What Are Neurons and How Do They Work?

Today in this article we will talk about Neurons, What Are Neurons and How Do They Work? and Neurons are cells that transmit signals throughout the body. These cells are responsible for controlling muscle movement, sensory perception, and many other bodily functions. There are two types of neurons: motor neurons and sensory neurons. Motor neurons control muscles, while sensory neurons detect stimuli and send information to the brain.

Neurons send signals through a mechanism called an action potential. Action potentials are electrical signals that pass through the neuron’s axon. This causes the neuron to pass the signal to the next neuron. Action potentials are the reason the nervous system is able to respond to the environment in a matter of seconds.

Motor Neuron Cells

The motor neuron cells are located in the spinal cord and brain stem. These cells receive impulses from the central nervous system (CNS) and then relay them to the skeletal muscles via the peripheral nerves. When these cells receive an impulse, they release acetylcholine, which causes the muscle fibers to contract.

Sensory Neuron Cells

Sensory neurons are located in the dorsal root ganglia (DRG). These cells sense pain, temperature, pressure, and touch. Sensory neurons connect to the spinal cord and brainstem. When these cells receive a signal, they release neurotransmitters such as glutamate, GABA, dopamine, serotonin, and norepinephrine.

Imagine yourself in the middle of a game of catch. A player throws the ball toward you, and as the ball gets closer, you quickly recognize where to position your hand in order to catch the ball safely.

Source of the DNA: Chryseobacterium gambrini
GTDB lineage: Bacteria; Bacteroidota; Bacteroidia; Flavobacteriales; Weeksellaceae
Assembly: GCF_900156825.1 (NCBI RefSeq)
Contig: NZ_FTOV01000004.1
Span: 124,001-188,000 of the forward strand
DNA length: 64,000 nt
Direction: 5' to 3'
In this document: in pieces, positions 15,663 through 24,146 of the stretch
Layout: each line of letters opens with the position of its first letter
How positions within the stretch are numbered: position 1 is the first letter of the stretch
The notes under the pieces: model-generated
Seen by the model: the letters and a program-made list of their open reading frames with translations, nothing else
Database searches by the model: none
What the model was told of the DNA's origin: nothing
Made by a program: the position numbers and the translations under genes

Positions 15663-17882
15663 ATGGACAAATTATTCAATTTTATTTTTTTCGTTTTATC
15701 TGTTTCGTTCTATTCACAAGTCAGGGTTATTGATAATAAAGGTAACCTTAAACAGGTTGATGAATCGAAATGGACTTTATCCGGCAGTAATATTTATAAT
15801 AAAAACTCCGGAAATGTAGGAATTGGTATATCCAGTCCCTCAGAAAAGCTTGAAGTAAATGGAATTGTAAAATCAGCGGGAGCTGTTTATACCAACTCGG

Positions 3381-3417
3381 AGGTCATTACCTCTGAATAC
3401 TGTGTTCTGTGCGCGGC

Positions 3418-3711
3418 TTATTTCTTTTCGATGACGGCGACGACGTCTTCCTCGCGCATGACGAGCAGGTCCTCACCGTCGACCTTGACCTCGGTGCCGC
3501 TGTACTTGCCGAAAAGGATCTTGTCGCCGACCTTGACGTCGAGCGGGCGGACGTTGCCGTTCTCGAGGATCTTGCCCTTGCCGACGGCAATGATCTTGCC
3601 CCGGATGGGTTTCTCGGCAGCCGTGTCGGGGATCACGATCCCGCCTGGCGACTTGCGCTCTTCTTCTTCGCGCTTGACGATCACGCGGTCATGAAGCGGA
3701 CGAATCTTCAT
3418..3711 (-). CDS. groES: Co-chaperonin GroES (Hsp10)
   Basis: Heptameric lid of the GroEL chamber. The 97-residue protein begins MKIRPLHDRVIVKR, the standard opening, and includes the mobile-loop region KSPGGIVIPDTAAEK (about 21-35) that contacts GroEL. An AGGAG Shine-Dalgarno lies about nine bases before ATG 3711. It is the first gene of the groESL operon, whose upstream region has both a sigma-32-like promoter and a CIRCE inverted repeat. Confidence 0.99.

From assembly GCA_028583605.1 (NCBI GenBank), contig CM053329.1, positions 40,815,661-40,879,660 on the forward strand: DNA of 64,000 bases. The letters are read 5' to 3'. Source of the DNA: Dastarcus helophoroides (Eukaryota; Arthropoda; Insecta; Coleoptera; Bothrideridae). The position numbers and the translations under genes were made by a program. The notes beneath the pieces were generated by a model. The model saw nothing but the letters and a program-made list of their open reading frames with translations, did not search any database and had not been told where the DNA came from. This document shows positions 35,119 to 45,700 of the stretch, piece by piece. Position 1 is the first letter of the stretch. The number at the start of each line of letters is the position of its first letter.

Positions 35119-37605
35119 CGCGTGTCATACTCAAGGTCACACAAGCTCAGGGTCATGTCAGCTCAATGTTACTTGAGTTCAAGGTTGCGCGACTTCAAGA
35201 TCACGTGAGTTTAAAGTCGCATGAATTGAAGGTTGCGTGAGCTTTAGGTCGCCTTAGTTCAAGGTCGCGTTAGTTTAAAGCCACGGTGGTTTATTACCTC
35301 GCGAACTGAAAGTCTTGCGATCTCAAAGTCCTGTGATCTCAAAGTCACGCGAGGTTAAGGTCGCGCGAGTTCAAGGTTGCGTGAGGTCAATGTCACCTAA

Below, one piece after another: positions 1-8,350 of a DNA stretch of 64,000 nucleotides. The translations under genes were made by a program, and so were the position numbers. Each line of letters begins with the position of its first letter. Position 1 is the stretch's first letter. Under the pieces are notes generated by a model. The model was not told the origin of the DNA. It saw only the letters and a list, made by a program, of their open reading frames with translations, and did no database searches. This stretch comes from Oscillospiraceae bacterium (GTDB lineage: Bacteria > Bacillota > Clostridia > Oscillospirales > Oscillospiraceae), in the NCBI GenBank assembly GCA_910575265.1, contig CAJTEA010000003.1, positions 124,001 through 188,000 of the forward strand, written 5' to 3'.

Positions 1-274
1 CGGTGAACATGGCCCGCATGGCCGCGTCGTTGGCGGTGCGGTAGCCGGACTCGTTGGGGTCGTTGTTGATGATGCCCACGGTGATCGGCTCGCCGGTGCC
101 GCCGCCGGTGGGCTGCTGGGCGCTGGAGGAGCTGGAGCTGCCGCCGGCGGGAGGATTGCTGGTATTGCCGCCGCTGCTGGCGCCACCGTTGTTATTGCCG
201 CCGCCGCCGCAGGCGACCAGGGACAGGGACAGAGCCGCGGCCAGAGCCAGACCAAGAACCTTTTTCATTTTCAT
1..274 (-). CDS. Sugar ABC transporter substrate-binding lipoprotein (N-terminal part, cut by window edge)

• Have you ever wondered how your brain is able to quickly make that decision?
  • How does information flow so quickly from your eyes to your brain and back to your hand in order to successfully catch the ball?

All information from our environment

In this case, information from the eye about the size and speed of the ball coming towards you is converted by nerve cells or neurons into electrical signals that are carried to the brain. Similarly, information from our brain to our body, such as an order to move our hand towards the ball’s trajectory, is also sent in the form of these signals. These electric signals are called action potentials or nerve impulses. Because these signals are instantaneous, our brain is able to help us quickly detect and respond to things in our environment, both good and bad. It is thanks to the speedy nature of such signals that you can immediately recognize your favorite song, or quickly pull your foot away when you step on a pin by accident!


So how do neurons send these signals or “fire” action potentials?

The human brain contains tens of billions of neurons that are connected to each other. Each neuron has a cell body with several branches. The smaller branches called dendrites, receive signals that come together and then the total signal is transmitted through the longest branch, the axon, Similar to how a wire carries electricity from a switch to an electric bulb, the axon carries nerve impulses from a cell body to the next cell.

The outer or extracellular surface of a neuron is bathed in a ‘salty’ solution of positively charged Sodium and negatively charged Chloride ions. The inner surface has positively charged Potassium ions and proteins that are negatively charged.

The negatively charged proteins inside the cell are not balanced by an equal number of positive ions, making the inner surface of the neuron slightly more negative than the outside.

Gradient and Potential

This gives rise to an “electrical gradient”. Furthermore, there is a higher concentration of potassium ions inside, giving rise to a “diffusion gradient” that forces them to flow outside. Thus, there is both an electrical gradient and a chemical gradient, an electrochemical gradient, forcing ions from inside the cell to go out.

Each neuron, when at rest, maintains a voltage difference arising from the electrochemical gradient, just as a battery maintains a certain voltage between its poles. This voltage of approximately -70mV is referred to as the “resting potential” of a neuron.